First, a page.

Centrifuge Measurements of Capillary Pressure: Part 1-Outflow Boundary Condition
- D.J. O'Meara Jr. (Shell Development Co.) | G.J. Hirasaki (Shell Development Co.) | J.A. Rohan (Shell Development Co.)
- Document ID
- Society of Petroleum Engineers
- SPE Reservoir Engineering
- Publication Date
- February 1992
- Document Type
- Journal Paper
- 133 - 142
- 1992. Society of Petroleum Engineers
- 2.4.3 Sand/Solids Control, 5.1 Reservoir Characterisation, 1.6.9 Coring, Fishing, 2.2.2 Perforating, 4.3.4 Scale, 5.2.1 Phase Behavior and PVT Measurements, 5.4.7 Chemical Flooding Methods (e.g., Polymer, Solvent, Nitrogen, Immiscible CO2, Surfactant, Vapex), 1.2.3 Rock properties, 5.5 Reservoir Simulation, 5.4.1 Waterflooding
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The capillary pressure curve is estimated from centrifuge measurements withthe assumption that Pc=0 at the outflow end of the core. With the proper endpiece to support the core sample, this boundary condition is valid inpractically all circumstances. If the end piece is wetted by the producedliquid, however, experiments show that the capillary pressure curve is alteredsignificantly. Theoretical analysis demonstrates that film drainage candisplace the zero-capillary-pressure boundary condition to the bottom of theend piece or farther. Accordingly, we recommend that the displaced phase notwet the end piece; in the case of water, a teflon end piece is recommended overthe commonly used rubber one. When the end piece is not a problem, thecondition for 100% liquid saturation at the outflow face can be expressed as acritical Bond number, which is rarely exceeded. Saturation profiles for anexperiment just below the critical Bond number were in excellent agreement withpredictions. Pendant drops at the outflow face can result in a nonzerocapillary pressure at the outflow face, but this effect is insignificant. Goodagreement was obtained between mercury injection and centrifuge-measuredcapillary pressure curves. Attention is drawn to the importance of corejacketing, core cleaning, and equilibration times in providing reliablecentrifuge-measured capillary pressure curves. pressure curves. Purpose andScope Purpose and Scope Although the centrifuge method for measuring capillarypressure has been used throughout the industry for more than 40 years,questions about its validity continue. The two most important questions concerncavitation and the outflow boundary condition of zero capillary pressure. Theboundary condition is investigated here; cavitation is discussed in Ref. 1.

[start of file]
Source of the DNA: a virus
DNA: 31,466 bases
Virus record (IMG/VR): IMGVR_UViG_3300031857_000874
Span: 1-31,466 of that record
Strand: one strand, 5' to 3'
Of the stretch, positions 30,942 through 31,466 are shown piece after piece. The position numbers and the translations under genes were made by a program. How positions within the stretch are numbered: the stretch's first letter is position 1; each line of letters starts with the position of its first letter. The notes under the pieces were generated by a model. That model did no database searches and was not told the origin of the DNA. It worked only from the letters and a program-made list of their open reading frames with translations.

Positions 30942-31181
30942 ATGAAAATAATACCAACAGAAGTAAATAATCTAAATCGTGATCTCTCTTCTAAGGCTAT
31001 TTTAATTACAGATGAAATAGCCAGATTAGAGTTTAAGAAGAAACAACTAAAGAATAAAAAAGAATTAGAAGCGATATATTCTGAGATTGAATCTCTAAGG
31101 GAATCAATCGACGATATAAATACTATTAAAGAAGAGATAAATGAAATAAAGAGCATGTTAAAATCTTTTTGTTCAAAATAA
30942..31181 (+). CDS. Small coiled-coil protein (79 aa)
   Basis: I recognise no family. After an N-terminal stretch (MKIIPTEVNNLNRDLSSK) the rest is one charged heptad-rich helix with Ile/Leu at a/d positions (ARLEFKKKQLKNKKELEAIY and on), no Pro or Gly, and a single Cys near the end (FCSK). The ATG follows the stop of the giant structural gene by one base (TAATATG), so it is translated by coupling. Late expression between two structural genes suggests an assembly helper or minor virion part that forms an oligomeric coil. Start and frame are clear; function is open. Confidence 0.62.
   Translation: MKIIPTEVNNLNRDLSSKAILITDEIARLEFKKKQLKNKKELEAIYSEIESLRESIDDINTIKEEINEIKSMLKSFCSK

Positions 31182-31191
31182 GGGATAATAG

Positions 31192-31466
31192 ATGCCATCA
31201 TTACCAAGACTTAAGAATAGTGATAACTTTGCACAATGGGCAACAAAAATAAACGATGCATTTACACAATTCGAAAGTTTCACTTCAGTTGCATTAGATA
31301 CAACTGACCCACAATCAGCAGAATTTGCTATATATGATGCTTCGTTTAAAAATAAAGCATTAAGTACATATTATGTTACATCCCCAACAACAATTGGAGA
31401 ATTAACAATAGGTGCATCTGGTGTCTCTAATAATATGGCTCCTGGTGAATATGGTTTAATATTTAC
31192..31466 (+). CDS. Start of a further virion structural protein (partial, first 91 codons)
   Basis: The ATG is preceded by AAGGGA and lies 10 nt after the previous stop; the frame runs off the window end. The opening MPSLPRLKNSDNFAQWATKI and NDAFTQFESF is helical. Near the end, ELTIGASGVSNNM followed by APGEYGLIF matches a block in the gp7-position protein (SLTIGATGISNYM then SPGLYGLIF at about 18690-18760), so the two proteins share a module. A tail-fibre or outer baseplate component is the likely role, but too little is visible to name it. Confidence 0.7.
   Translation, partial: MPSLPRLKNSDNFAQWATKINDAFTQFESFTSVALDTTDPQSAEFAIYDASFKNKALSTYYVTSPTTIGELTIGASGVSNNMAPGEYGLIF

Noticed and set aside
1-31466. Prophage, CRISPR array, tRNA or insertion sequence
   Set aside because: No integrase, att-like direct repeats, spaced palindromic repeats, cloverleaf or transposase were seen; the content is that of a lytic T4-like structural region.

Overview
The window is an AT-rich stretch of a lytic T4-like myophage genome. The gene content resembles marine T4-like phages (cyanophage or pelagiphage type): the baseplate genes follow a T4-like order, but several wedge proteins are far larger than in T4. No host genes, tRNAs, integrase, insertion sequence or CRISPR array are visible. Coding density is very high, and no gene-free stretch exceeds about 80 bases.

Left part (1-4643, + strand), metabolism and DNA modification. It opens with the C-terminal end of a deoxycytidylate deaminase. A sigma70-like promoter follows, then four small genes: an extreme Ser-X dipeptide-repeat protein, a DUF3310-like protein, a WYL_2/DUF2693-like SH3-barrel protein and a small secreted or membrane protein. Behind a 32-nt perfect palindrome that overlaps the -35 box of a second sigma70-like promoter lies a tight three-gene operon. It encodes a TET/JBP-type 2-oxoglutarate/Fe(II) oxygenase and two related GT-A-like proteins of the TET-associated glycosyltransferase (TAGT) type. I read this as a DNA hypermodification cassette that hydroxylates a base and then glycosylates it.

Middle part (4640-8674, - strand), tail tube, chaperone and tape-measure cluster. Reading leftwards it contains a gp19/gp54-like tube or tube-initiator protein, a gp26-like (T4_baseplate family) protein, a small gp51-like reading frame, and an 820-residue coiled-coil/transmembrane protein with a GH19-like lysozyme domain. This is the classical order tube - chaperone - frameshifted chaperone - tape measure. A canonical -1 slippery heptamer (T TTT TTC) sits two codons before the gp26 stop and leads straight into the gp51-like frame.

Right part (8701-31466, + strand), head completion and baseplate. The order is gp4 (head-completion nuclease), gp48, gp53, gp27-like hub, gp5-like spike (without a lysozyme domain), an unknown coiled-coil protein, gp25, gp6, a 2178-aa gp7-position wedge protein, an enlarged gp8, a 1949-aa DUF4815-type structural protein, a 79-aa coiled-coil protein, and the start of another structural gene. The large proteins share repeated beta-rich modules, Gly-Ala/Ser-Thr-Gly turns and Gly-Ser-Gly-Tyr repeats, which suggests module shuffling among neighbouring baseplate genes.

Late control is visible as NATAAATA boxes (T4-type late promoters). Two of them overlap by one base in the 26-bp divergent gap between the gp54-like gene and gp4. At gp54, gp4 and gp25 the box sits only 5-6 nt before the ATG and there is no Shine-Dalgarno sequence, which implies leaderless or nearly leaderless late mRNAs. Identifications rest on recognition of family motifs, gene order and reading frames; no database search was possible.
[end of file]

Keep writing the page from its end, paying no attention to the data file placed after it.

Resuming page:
Before discussing the boundary condition, we raise several otherconsiderations. We begin with a brief description of the centrifuge method andcompare it with other methods for measuring capillary pressure curves. Then wepresent our modifications to the traditional pressure curves. Then we presentour modifications to the traditional centrifuge method. The next sectionexamines the topic of comparing capillary pressure curves, whether fromdifferent methods or from the centrifuge method applied to slightly differentcores. We then discuss important sources of error in centrifuge measurements.Having identified sources of error and methods of crosschecking results, weconsider the boundary condition. The first part of the boundary-conditionsection ignores the effects of the end piece supporting the core; the finalsections show under what circumstances the end piece is likely to beimportant.